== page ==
At 13:25 there was a new alarm and three MC.202s and two MC.205s of the 84a Squadriglia took off flown by Capitano Luigi Giannella, Sergente Maggiore Patrizi, Segente Maggiore Mario Veronesi, Tenente Alessandro Mettimano and Sergente Maggiore Buttazzi. At least three additional Macchis flown by Sottotenente Sforza Libera (90 a Squadriglia), Tenente Vittorio Squarcia (73a Squadriglia) and Maresciallo Lamberto Martelli (91a Squadriglia) also scrambles.
During the alarm an enemy formation released bombs on San Salvatore airfield; luckily, only a few bombs hit the strip but many others exploded around it and the tent of the 90a Squadriglia became surrounded by large craters. The American pilot quivered during the bombing and showed a little fear; to excuse himself, he stated that he was unaccustomed to be at the receiving end of bombers. More huge formations passed over the heads and bombed the other airfields.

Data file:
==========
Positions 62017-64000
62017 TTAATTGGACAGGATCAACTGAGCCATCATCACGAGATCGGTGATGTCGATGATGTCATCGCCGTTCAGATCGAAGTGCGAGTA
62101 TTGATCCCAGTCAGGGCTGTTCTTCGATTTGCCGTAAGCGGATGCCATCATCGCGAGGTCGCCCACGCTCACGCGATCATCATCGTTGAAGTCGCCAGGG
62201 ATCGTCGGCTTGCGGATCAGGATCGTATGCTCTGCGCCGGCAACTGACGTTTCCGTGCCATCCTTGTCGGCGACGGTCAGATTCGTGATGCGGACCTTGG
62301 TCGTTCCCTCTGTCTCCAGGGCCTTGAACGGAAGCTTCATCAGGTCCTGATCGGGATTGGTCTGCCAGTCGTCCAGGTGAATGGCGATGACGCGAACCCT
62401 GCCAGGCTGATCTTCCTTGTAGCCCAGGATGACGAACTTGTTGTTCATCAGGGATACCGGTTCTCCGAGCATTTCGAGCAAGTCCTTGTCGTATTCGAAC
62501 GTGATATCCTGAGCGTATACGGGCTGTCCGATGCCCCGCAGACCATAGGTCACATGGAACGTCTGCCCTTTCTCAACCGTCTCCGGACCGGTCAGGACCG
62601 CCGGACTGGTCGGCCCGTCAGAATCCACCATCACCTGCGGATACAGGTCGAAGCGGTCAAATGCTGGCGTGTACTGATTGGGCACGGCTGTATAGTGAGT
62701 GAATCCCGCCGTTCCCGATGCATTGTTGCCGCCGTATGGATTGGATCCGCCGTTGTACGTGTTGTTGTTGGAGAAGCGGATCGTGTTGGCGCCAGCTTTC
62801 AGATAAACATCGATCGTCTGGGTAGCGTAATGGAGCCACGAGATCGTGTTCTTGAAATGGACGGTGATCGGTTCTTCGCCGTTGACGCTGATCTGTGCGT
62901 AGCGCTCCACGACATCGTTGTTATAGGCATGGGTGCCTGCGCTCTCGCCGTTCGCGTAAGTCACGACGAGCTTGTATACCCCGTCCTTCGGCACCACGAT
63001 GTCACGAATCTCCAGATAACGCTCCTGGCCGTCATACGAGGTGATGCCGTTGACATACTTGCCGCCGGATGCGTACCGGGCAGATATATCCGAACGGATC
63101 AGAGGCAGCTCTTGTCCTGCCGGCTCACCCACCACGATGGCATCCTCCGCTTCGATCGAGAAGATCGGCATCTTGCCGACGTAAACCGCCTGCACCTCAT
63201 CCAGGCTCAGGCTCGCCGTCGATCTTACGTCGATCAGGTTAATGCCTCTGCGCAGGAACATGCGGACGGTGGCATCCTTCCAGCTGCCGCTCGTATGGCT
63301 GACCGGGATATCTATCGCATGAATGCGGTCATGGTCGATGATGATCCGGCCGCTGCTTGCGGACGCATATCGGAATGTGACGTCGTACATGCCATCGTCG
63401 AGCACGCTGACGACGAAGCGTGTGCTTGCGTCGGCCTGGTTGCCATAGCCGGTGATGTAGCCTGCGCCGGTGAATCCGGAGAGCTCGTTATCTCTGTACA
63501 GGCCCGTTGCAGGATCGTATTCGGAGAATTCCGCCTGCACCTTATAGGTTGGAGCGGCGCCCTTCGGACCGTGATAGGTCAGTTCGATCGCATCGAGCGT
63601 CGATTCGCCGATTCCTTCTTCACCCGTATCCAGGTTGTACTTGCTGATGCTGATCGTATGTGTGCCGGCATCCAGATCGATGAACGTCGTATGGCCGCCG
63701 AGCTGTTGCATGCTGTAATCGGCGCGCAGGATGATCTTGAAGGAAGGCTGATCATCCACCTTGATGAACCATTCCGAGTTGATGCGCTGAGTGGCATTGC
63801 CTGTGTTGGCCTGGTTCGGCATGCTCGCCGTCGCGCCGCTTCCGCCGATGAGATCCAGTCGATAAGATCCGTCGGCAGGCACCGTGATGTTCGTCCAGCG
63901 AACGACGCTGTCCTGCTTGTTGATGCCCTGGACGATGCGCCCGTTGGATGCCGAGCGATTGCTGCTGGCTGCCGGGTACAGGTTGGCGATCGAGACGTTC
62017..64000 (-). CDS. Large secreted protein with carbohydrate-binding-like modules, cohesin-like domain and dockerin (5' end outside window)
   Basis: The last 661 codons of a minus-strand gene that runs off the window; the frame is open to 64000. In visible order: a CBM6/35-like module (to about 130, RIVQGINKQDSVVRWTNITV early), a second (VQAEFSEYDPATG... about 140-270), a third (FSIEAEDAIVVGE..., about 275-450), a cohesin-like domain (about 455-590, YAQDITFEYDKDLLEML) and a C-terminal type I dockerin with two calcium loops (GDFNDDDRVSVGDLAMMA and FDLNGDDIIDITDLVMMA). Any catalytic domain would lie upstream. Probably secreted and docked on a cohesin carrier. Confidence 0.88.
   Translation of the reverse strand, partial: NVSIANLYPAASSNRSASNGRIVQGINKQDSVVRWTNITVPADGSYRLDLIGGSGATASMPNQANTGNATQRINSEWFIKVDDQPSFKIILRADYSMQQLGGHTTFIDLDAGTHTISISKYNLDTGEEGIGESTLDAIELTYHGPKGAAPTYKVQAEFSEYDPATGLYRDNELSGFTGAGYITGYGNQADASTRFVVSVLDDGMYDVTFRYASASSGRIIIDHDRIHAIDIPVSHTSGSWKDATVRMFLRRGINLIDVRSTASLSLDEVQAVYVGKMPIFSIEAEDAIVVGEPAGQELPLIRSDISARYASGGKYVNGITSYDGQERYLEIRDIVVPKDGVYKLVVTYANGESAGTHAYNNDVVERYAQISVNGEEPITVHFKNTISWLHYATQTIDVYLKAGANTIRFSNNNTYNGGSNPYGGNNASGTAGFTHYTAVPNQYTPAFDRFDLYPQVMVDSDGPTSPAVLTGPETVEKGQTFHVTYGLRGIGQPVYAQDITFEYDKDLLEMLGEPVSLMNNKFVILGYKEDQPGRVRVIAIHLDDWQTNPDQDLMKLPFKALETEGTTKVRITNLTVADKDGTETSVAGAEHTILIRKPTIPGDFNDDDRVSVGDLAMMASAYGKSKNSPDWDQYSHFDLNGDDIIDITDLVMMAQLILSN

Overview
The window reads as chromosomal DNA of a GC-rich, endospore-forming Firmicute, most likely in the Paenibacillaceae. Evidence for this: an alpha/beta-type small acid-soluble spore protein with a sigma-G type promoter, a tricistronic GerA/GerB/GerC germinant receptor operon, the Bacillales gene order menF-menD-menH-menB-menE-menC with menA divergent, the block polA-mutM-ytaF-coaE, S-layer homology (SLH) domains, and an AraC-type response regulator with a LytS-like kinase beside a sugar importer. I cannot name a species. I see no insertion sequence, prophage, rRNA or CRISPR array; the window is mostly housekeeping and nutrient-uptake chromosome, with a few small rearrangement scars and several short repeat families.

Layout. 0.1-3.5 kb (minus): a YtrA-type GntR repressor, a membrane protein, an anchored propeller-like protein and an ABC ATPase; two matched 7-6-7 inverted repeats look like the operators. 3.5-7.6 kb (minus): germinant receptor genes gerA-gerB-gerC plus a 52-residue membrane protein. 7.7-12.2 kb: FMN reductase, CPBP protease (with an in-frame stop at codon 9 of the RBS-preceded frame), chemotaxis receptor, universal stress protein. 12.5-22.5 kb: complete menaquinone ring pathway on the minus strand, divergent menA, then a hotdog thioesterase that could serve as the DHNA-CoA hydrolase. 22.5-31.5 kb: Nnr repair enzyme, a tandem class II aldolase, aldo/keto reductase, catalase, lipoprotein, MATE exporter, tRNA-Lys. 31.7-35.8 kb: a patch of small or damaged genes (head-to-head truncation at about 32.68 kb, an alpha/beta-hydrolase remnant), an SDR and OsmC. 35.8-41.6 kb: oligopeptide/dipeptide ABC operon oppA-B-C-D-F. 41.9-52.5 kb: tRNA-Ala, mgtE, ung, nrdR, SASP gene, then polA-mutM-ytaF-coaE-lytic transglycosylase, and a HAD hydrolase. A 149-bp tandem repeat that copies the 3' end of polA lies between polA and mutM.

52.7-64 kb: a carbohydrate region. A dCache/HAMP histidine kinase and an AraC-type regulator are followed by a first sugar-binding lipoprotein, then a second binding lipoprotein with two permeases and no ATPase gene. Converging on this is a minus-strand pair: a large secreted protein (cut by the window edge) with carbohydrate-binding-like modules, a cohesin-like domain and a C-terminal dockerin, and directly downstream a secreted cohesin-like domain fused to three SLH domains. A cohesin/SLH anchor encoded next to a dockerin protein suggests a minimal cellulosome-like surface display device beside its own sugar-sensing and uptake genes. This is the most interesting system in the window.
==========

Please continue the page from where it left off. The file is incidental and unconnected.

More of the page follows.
The eight Macchis intercepted a reported 70 four-engined bombers escorted by 30 P-38s in the area between Gela, Enna and Caltagirone. The Allied aircraft were returning from a bombing mission over Catania.
Sottotenente Giannella, Sergente Maggiore Veronesi, Sottotenente Libera and Tenente Mettimano each claimed a P-38 in this in combat. Two probables were claimed by Mettimano and Sergente Patrizi. Mettimano, Patrizi, Squarcia and Martelli damaged several bombers. Libera was subsequently shot down and killed in this combat while Veronesi, after receiving hits in the engine and in the water cooler, made a gear-up emergency landing near Comiso.
The Italian fighters landed back at 13:55.
It is possible that they had been involved in combat with P-38Gs from 96th and 97th Fighter Squadrons, which returned claiming five enemy fighters at 13:30. First Lieutenant Gerald Lynn Rounds and Second Lieutenant Russell C. Williams from 97th FS claimed one Bf 109 each. First Lieutenant William Judson Sloan of 96th FS claimed one Bf 109 and one Re.2001 while Second Lieutenant James V. O’Brien from the same unit claimed a second Re.2001.